The United States leads the world in punishing corruption, money-laundering and sanctions violations. In the past decade it has increasingly punished foreign firms for misconduct that happens outside America. Scores of banks have paid tens of billions of dollars in fines. In the past 12 months several multinationals, including Glencore and ZTE, have been put through the legal wringer. The diplomatic row over Huawei, a Chinese telecoms-equipment firm, centres on the legitimacy of America’s extraterritorial reach.

America has taken it upon itself to become the business world’s policeman, judge and jury. It can do this because of its privileged role in the world economy. Companies that refuse to yield to its global jurisdiction can find themselves shut out of its giant domestic market, or cut off from using the dollar payments system and by extension from using mainstream banks. For most big companies that would be suicidal.

But as the full extent of extraterritorial legal activity has become clearer, so have three glaring problems.  First, the process is disturbingly improvised and opaque. Cases rarely go to court and, when they are settled instead, executives are hit with gagging orders. Facing little scrutiny, prosecutors have applied ever more expansive interpretations of what counts as the sort of link to America that makes an alleged crime punishable there; indirect contact with foreign banks with branches in America, or using Gmail, now seems to be enough. Imagine if China fined Amazon $5bn and jailed its executives for conducting business in Africa that did not break American law, but did offend Chinese rules and was discussed on WeChat.

Second, the punishments can be disproportionate. In 2014 bnp Paribas, a French bank, was hit with a sanctions-related fine of $8.9bn, enough to threaten its stability. In April ZTE, a Chinese tech firm with 80,000 employees, was banned by the Trump administration from dealing with American firms; it almost went out of business. The ban has since been reversed, underlining the impression that the rules are being applied on the hoof.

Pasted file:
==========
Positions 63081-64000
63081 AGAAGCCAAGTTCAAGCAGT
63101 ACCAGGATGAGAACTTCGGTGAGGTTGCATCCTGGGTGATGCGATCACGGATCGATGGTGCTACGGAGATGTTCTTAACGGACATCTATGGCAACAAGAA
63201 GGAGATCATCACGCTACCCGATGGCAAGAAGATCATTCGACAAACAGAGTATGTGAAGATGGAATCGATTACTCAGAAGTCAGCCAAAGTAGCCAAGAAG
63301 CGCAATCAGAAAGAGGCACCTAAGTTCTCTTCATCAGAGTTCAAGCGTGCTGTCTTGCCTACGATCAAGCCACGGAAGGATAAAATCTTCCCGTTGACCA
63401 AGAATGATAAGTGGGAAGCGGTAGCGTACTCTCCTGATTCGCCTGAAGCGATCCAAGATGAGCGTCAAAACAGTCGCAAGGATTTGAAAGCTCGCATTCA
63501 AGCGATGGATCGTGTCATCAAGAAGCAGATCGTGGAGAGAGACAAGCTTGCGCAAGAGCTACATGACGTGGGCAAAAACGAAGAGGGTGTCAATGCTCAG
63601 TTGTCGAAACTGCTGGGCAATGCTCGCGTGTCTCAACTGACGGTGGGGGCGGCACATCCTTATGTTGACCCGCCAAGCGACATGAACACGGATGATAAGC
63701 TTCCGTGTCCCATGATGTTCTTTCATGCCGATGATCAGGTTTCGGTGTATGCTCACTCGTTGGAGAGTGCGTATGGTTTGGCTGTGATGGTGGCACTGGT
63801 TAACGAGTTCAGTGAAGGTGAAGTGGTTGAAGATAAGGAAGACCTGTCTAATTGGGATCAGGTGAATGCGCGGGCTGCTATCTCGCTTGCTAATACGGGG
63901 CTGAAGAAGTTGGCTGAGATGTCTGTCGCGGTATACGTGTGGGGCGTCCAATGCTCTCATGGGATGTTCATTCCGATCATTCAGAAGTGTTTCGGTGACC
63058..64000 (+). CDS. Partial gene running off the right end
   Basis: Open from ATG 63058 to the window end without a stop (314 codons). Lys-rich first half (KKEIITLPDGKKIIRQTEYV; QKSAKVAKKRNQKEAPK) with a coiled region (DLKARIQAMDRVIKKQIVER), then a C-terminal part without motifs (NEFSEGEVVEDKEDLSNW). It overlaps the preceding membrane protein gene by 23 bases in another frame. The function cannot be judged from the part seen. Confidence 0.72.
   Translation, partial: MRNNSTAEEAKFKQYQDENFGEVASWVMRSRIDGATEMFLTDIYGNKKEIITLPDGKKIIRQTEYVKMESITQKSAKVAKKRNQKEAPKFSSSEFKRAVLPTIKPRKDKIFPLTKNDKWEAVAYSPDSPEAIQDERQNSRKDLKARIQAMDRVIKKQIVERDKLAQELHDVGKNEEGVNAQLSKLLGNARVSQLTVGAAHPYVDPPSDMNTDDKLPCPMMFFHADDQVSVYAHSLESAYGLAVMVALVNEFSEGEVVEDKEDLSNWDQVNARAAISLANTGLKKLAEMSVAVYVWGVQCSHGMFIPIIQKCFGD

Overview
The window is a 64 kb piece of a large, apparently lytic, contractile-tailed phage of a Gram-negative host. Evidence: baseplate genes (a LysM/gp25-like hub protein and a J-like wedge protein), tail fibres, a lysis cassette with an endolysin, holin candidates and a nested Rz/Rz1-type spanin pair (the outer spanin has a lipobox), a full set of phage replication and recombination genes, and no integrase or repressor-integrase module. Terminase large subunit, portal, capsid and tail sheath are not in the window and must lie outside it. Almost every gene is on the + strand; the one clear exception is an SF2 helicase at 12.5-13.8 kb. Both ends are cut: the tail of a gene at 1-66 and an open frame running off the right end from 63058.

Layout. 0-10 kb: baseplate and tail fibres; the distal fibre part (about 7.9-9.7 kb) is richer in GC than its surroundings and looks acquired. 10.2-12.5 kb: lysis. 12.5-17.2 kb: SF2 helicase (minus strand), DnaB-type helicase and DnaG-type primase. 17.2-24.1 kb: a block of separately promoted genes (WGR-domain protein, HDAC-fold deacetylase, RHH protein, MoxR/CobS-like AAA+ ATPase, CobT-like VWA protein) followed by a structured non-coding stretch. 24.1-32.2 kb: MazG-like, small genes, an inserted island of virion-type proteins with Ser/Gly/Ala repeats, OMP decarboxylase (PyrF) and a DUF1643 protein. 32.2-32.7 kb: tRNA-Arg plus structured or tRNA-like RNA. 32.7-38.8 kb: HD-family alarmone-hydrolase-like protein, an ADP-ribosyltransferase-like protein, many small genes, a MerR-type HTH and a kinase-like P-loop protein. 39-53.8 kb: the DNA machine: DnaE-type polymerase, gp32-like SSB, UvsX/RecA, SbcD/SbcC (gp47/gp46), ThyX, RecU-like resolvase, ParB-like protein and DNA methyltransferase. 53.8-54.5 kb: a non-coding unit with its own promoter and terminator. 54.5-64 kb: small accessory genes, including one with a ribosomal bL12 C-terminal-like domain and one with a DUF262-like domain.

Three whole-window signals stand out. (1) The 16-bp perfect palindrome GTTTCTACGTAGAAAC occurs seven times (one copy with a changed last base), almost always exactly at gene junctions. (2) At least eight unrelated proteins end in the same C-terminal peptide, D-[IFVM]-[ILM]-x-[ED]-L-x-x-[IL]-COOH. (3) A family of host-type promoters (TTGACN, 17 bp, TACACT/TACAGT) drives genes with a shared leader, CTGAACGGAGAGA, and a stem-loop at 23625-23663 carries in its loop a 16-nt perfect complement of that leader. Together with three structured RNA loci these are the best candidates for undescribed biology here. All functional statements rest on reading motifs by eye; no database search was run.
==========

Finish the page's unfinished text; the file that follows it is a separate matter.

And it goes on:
Third, America’s legal actions can often become intertwined with its commercial interests. As our investigation this week explains, a protracted bribery probe into Alstom, a French champion, helped push it into the arms of General Electric, an American industrial icon. American banks have picked up business from European rivals left punch-drunk by fines. Sometimes American firms are in the line of fire—Goldman Sachs is being investigated by the doj for its role in the 1mdb scandal in Malaysia. But many foreign executives suspect that American firms get special treatment and are wilier about navigating the rules.

America has much to be proud of as a corruption-fighter. But, for its own good as well as that of others, it needs to find an approach that is more transparent, more proportionate and more respectful of borders. If it does not, its escalating use of extraterritorial legal actions will ultimately backfire. It will discourage foreign firms from tapping American capital markets. It will encourage China and Europe to promote their currencies as rivals to the dollar and to develop global payments systems that bypass Uncle Sam…. Far from expressing geopolitical might, America’s legal overreach would then end up diminishing American power.

Excerpts from Tackling Corruption: Judge Dread, Economist, Jan. 19, 2019